(CWS) – Just as our culture changes and moves forward, our justice system must use innovative and commonsense solutions that respond to the issues we face today. We must rewrite history and create a paradigm shift in the justice system to value people over conviction rates. We can accomplish this if prosecutors prioritize resources on serious and violent crimes and end the revolving door model of mass incarceration by no longer using jails as ineffective and inhumane mental health treatment facilities, homeless shelters, and drug rehab centers. Diversion programs should be implemented for low-level non-violent crimes with paths to employment and educational opportunities. Prosecutors should right the wrongs of the failed war on drugs that disproportionately ruined Black and minority communities by no longer prosecuting possession of marijuana. Prior marijuana possession convictions not attached to violent crime or drug sales should be pardoned to help several people across the country obtain employment and housing opportunities.
Prosecutors should hold police officers accountable for any misconduct or abuse. Prosecutors should never take campaign money from police unions to maintain total independence and eliminate any conflicts of interest when it comes to prosecuting police. Cash bail should be eliminated because it keeps poor people detained simply because they can’t afford bail, putting them at risk of losing employment and/or housing, which eventually leads to re-offending. Every local justice system should have a Military Veteran’s court unit to get our brave men and women who suffer from psychological or substance abuse issues the proper tools they need to be productive citizens after encountering the system. Prosecutors should be transparent and accountable. Prosecutors should also partner with public school systems to do more to divert the school to prison pipeline. These things would get us on track to seeing an ideal justice system where everyone is treated equally.
(SP) – You have accomplished quite a bit in your 38-years. It’s refreshing to note that after deciding at the last minute to run for the highly coveted District Attorney position for Fulton County-Atlanta (the largest county in the state of Georgia), you went on to maximize your skill set by launching the National Social Justice Alliance. What led you to embark upon this endeavor and what do you hope it will achieve?
(CWS) – The NATIONAL SOCIAL JUSTICE ALLIANCE – HOME (nsja.org) was created to bring prosecutors from across the nation together for a common effort to fix the broken American criminal justice system. NSJA believes prosecutors are the answer. Prosecutors are the gatekeepers of our local justice systems, and are responsible for holding everyone, including police officers and other prosecutors, responsible for the acts they commit. The 2020 police killings of George Floyd and Breonna Taylor and the aftermath of protests for equality, justice and calls for police reform highlight the need for prosecutors to step up. Together, the gatekeepers of the system can finally end police brutality and ensure that equality and justice are the standard for everyone.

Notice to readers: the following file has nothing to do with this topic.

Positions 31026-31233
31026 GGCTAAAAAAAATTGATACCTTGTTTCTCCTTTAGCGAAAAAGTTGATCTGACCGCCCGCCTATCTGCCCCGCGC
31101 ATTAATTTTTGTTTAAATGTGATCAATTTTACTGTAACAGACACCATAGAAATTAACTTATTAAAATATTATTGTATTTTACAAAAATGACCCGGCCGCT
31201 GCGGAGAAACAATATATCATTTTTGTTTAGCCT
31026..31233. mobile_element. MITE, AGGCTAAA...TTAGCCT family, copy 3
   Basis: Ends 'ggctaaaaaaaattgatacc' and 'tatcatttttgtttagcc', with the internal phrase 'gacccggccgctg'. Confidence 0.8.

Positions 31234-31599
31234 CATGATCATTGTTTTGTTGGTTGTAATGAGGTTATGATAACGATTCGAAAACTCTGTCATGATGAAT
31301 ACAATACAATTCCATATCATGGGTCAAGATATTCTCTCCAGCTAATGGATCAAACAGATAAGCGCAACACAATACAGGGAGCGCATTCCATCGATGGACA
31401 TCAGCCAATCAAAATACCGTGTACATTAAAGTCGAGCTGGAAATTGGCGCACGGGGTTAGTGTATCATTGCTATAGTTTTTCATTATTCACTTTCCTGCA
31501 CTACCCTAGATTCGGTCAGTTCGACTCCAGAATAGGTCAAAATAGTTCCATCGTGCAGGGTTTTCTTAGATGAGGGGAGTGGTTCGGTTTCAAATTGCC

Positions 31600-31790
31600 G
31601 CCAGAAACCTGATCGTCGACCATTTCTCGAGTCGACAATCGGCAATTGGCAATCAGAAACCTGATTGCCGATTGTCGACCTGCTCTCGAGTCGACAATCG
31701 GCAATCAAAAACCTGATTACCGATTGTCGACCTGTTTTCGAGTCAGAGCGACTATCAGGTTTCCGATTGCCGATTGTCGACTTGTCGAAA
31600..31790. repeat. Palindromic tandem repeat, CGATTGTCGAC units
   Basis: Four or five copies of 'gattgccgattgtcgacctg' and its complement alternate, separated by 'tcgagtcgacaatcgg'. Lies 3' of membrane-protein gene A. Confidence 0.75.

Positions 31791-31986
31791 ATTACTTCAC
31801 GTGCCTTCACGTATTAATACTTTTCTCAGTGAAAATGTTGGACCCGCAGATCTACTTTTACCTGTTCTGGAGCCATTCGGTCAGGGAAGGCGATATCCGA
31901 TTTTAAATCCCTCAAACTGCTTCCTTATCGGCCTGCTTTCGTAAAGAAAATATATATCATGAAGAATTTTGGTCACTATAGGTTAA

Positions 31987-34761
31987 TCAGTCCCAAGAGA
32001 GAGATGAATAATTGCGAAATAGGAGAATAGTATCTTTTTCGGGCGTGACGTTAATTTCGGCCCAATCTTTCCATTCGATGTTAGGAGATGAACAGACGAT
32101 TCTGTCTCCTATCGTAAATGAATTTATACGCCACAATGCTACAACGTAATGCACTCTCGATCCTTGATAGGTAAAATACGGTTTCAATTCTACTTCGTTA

(SP) – People have been expressing their appreciation for your new children’s book, WISEUP Adventure Series: Chris & Key Go Vote! Tell those who are unfamiliar with it what was your motivation for writing it and what is the intended outcome?
(CWS) – When I ran for District Attorney in 2020, I met so many people who believed their vote didn’t matter. Recognizing this as a byproduct of voter suppression, I wanted to do something to eliminate the negative thinking that people have about whether their vote can make a difference. The answer: our kids, the next generation. By teaching our kids now about the superpower of voting, they’ll grow up knowing their votes will matter one day soon. I also wanted to do more than just tell them about voting, so the book is interactive. Young readers and their parents learn the voting process in a simple way by completing a voter registration card and casting a ballot for their favorite color. Teaching kids and their parents how to vote with an interactive children’s book is a new and direct way to increase future voter participation, fight against voter suppression efforts, and encourage the normalization of a culture of consistent voting in local and national elections.
We also just launched a community outreach program through NSJA called VOTING IS A SUPERPOWER to teach children in public school systems about the voting process. Students will receive a backpack complete with supplies and most importantly a copy of the book. We also provide a pizza party for each school we visit and appreciation gift cards for the teachers and staff. If anyone would like to donate towards helping us reach our mission of teaching millions of kids across the country how to vote, please visit njsa.org and click on any of the donate buttons to make a 100% tax deductible donation.
(SP) – You’re clearly a sound decision-maker. What do you want or plan to be doing when you’re in your 50’s or 60’s?
(CWS) – I pray to be alive, healthy, and still using everything God has blessed me with to help all of us live better lives together.
Santura Pegram (email@example.com) is a freelance writer and socially conscious business consultant who has helped to advise small businesses; nonprofit organizations; city, county, and state governmental committees; elected officials; professional athletes; and school systems.